Why Thomas Jefferson Was the Right Man for the Job

Thomas Jefferson

Thomas Jefferson

I recently stumbled across an article posted at Forbes.com examining the leadership qualities of Thomas Jefferson and why he was well-qualified to sum up the revolutionary principles of self-government that were the basis of the American war for independence.  I am usually not a fan of the “Leadership Skills of (Blank)” genre of articles, but this essay does a yeoman-like job of explaining the intellectual and personal qualities that shaped Jefferson’s belief in government by consent of the people. It is a good introduction to the political and intellectuals sources used by Jefferson when writing the Declaration of Independence, as well as another proof why Forbes (at least in my opinion) has some of the better writing on non-business-related topics found in any business magazine. It is well worth the time spent reading the brief but informative essay.



Filed under History of the Declaration of Independence

4 responses to “Why Thomas Jefferson Was the Right Man for the Job

  1. Very nicely done Forbes article. What would Jefferson think today about the way his ideals have grown in the centuries since he gave them breath?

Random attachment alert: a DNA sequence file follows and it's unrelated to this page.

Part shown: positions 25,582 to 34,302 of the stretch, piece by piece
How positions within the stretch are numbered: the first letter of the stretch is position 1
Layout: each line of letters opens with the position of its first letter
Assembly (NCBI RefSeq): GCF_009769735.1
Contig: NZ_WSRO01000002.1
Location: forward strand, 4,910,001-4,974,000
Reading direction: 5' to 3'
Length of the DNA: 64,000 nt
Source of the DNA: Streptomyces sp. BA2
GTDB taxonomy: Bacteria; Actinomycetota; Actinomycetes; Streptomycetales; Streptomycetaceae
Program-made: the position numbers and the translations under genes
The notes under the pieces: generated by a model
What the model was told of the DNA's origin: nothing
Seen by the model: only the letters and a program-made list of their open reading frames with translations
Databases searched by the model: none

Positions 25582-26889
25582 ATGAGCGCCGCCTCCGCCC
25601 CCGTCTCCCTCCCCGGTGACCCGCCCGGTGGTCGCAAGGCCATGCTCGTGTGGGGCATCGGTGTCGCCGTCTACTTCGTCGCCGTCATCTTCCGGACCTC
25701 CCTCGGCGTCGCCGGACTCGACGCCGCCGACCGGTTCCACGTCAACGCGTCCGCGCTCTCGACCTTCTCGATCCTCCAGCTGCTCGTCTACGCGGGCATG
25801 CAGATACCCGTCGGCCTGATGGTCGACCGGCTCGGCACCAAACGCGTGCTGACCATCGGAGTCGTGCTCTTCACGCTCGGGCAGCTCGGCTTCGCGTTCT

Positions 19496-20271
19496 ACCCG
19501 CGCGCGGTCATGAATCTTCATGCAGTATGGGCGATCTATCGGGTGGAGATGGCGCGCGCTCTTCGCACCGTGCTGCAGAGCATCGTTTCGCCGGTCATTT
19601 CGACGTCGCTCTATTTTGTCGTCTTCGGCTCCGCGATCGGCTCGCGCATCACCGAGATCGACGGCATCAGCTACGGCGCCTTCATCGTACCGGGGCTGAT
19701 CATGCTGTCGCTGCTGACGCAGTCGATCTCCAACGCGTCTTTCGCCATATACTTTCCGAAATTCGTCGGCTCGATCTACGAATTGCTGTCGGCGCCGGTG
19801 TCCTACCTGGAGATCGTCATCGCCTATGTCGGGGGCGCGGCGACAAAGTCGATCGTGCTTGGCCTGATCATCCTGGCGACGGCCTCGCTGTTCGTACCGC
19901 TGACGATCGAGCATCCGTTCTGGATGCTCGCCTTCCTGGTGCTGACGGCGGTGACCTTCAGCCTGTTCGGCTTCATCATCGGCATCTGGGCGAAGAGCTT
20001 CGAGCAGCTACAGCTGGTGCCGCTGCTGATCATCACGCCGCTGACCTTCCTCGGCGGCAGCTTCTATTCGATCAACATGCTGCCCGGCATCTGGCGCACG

• paulrhuard

      As always, it’s great to hear from you Deanne. When it comes to Jefferson’s take on the expansion of his ideas since his lifetime, my reply has to be “Which Mr. Jefferson?” The young radical who wrote the Declaration and somewhat older man who admired the French Revolution would probably embrace the democratic tumult that we call popular government as it is expressed in the Americas, most of Europe, and some of Asia. The older Sage of Monticello had problems with black embrace of liberty during the Haitian revolution. As he grew older, he made comments that indicated he thought people should be prepared for self-government through thorough education in the humanities and politics. To the day he died, he believed only property owners were fit to rule themselves. Trying to pin Jefferson down is like trying to nail jam to a wall, but I think those are a few ways his ghost might answer your question.

      • Excellent point, Paul! Just “which Jefferson” indeed, is at the heart of the matter. He’s one of the most unfathomable historical figures we have, yet he gave our country the bones it needed to grow. It almost seems like his philosophy had tones of “do as I say, not as I do,” and I don’t think we’ll ever be able to pin him down with certainty. Makes the study of Jefferson even more interesting, doesn’t it? Keep up the great posts – I learn something new with each one!

      • paulrhuard

        “The bones it needed to grow.” You have a gift for a clever turn of phrase. Thank you for your kind words. I am pleased that you enjoy the blog.

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